Helping refugees in Malaysia find sanctuary with the right words

27 January 2012
During the past three years, as a UNV Interpreter under the UNHCR in Kuala Lumpur, Malaysia, during the US' Citizen and Immigration Services interviews, Ngun Si (Myanmar/ROK) learned more about the plight and struggles of refugees from Myanmar in Malaysia, and gained a new understanding of how UNHCR, the United States and other countries provide protection and resettlement for refugees.

From 2008 to 2011, I served as a UNV Interpreter under the UNHCR in Kuala Lumpur, Malaysia. I am originally from Myanmar, and when I came to the Republic of Korea where I now live, I myself was a refugee.

During the past three years I have been an international UN Volunteer in Kuala Lumpur, I learned more about the plight and struggles of refugees from Myanmar in Malaysia, and gained a new understanding of how UNHCR, the United States and other countries provide protection and resettlement for refugees.

Helping refugees by interpreting the stories of their struggles during the United States Citizenship and Immigration Services (USCIS) interviews was a rewarding and memorable experience. I enjoyed working with the adjudicating officers and my other colleagues.

Moreover, I was entrusted with a very important responsibility. My job dealt with people who were marginalized and displaced and in search of protection and freedom.  UNHCR provides humanitarian help and protection to those who have fled their country of origin due to oppression and persecution for safer places. This assignment also focused on restoring the human rights and dignity they had been deprived in their country of origin.

The USCIS interview is the final one for refugees applying for resettlement in the United States.  Passing the interview brings with it a high expectation of a better future.  Failing it causes great disappointment and some refugees can even lose all hope.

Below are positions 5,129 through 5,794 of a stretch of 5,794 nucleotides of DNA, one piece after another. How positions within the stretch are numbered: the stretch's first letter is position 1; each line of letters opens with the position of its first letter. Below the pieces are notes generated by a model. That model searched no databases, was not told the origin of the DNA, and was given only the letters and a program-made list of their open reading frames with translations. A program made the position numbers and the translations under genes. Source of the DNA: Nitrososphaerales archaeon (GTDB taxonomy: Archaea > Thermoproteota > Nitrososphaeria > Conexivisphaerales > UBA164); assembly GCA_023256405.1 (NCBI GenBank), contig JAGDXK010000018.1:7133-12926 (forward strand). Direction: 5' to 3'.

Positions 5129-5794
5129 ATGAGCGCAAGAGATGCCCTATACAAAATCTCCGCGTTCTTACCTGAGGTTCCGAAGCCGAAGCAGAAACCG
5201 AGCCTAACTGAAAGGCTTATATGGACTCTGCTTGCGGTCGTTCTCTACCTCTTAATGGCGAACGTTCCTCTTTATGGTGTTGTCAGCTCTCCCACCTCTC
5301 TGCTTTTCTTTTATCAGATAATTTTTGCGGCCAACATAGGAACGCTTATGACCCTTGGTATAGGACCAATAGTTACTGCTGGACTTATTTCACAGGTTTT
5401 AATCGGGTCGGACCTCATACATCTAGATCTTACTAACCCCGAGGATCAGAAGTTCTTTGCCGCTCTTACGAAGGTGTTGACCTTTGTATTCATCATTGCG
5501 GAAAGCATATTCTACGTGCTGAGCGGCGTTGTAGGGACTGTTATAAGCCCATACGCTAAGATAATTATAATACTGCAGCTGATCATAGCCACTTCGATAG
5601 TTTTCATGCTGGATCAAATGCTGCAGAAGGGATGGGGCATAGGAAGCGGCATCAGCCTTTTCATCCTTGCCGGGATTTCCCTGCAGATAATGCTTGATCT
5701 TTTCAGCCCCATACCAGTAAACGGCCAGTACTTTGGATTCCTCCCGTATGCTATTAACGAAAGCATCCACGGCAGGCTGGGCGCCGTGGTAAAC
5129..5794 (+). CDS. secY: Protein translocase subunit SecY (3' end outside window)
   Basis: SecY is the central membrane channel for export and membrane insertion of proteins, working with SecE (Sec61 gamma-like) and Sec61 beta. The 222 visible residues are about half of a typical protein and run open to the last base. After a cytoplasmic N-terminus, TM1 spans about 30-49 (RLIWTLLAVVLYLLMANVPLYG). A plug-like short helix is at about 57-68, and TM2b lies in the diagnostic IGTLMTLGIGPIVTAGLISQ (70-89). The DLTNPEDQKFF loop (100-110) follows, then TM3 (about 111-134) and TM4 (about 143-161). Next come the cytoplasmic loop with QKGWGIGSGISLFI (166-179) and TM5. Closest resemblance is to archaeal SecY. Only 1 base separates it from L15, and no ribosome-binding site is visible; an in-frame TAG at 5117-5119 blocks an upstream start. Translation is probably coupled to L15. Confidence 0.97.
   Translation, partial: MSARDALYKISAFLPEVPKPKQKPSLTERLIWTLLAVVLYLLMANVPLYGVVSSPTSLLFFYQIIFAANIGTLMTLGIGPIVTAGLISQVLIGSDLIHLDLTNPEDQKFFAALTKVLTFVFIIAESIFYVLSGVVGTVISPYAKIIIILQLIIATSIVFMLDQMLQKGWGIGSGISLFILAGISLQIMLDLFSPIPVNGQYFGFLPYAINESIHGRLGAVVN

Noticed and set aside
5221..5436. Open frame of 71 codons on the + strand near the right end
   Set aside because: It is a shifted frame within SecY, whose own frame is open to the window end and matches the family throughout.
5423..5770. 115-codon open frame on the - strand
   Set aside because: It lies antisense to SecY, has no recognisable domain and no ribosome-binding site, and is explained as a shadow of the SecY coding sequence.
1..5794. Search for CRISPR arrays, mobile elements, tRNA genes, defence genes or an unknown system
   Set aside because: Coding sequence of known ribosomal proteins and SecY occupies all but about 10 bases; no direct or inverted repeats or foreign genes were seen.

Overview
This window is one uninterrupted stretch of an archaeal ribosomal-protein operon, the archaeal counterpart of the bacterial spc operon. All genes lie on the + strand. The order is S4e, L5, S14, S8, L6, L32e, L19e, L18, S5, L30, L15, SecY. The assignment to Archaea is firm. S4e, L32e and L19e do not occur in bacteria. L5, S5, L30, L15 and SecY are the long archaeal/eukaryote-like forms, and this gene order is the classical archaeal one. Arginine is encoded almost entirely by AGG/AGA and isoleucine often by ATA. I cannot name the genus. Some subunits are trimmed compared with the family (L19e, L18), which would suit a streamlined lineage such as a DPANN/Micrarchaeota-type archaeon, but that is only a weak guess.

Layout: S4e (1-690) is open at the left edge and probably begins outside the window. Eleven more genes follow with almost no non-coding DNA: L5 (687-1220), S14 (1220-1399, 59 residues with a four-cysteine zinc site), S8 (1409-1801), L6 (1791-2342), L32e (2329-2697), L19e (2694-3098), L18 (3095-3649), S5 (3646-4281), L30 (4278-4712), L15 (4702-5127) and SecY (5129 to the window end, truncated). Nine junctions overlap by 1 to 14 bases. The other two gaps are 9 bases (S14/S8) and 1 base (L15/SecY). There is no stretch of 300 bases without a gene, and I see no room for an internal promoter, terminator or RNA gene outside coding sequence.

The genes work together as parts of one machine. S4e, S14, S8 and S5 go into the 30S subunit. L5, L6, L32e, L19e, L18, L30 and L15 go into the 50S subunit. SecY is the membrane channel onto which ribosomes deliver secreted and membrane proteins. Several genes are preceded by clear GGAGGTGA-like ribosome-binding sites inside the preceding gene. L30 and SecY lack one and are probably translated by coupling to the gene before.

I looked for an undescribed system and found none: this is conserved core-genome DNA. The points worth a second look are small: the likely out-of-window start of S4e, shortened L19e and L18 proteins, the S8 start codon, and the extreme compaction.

Therefore, the interview needs to be handled carefully and seriously because there is so much at stake. The interpreter serves as a bridge between the interviewer and the applicant. I needed to be actively involved with both the interviewing officer and the one interviewed as well as committed to the interview process.

My job required patience, sympathy, and above all, a willingness to listen to the stories of those who had struggled and risked their lives in search of protection and security.

My experience as an interpreter has helped me to understand even more about refugees’ anxieties and apprehensions.  Volunteering to assist them has been a means for me to help lessen their struggles.

I am grateful to UNV for giving me the opportunity to serve as an international UN Volunteer. My assignment entrusted me with important responsibility which I attempted to execute to the fullest of my ability and knowledge under the guidance and direction of my supervisor and the Resettlement Service Center officer.

It has been a great privilege to meet the many international friends with different backgrounds and skills who have been of great help and encouragement to me.  I am thankful for the friendships I share with them.

My concern for refugees around the globe but particularly in Malaysia will remain in my heart even if I no longer serve there as an international UN Volunteer. Moreover my experience will constantly challenge me to reach out to refugees wherever and whenever assistance is needed.

Above all, I am honored for having been involved in these rewarding and memorable humanitarian services.

Ngun Si
UNV Interpreter, UNHCR
Kuala Lumpur, Malaysia

Asia and the Pacific